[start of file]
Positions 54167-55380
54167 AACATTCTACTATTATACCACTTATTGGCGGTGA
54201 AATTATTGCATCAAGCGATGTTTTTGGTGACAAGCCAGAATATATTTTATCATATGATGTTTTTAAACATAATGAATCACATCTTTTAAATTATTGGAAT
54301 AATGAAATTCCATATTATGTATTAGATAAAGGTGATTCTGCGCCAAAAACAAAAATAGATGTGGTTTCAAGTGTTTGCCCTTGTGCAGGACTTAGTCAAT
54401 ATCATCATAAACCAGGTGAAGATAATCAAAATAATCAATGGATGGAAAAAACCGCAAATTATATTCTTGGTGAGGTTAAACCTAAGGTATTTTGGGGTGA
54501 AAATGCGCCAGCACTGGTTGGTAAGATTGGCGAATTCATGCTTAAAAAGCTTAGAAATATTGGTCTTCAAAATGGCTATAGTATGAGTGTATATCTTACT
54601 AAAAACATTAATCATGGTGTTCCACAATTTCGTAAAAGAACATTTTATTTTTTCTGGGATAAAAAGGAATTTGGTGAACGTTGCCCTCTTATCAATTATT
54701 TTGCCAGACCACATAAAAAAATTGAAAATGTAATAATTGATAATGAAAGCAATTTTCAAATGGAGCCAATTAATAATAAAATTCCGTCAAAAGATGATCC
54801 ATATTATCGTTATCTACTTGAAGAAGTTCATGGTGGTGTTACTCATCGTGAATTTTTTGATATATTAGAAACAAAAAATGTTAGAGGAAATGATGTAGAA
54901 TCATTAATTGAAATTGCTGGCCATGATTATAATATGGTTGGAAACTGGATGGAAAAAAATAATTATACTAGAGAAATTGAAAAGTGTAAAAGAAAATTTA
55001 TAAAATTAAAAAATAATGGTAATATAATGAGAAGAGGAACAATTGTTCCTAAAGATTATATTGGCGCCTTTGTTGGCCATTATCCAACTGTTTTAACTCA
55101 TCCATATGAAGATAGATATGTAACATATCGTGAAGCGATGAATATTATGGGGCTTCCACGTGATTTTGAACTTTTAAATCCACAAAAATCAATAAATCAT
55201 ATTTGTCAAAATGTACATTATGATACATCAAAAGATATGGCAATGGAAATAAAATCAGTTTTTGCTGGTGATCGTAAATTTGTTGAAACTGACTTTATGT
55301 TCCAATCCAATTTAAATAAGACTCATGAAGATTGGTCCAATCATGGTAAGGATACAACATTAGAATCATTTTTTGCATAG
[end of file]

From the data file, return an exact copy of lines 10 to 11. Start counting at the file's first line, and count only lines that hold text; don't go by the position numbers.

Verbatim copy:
54901 TCATTAATTGAAATTGCTGGCCATGATTATAATATGGTTGGAAACTGGATGGAAAAAAATAATTATACTAGAGAAATTGAAAAGTGTAAAAGAAAATTTA
55001 TAAAATTAAAAAATAATGGTAATATAATGAGAAGAGGAACAATTGTTCCTAAAGATTATATTGGCGCCTTTGTTGGCCATTATCCAACTGTTTTAACTCA